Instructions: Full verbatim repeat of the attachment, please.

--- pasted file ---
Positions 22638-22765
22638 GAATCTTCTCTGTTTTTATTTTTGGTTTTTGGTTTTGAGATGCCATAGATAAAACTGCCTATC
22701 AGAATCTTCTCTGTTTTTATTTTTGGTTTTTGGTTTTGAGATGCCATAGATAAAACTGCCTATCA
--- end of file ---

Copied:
Positions 22638-22765
22638 GAATCTTCTCTGTTTTTATTTTTGGTTTTTGGTTTTGAGATGCCATAGATAAAACTGCCTATC
22701 AGAATCTTCTCTGTTTTTATTTTTGGTTTTTGGTTTTGAGATGCCATAGATAAAACTGCCTATCA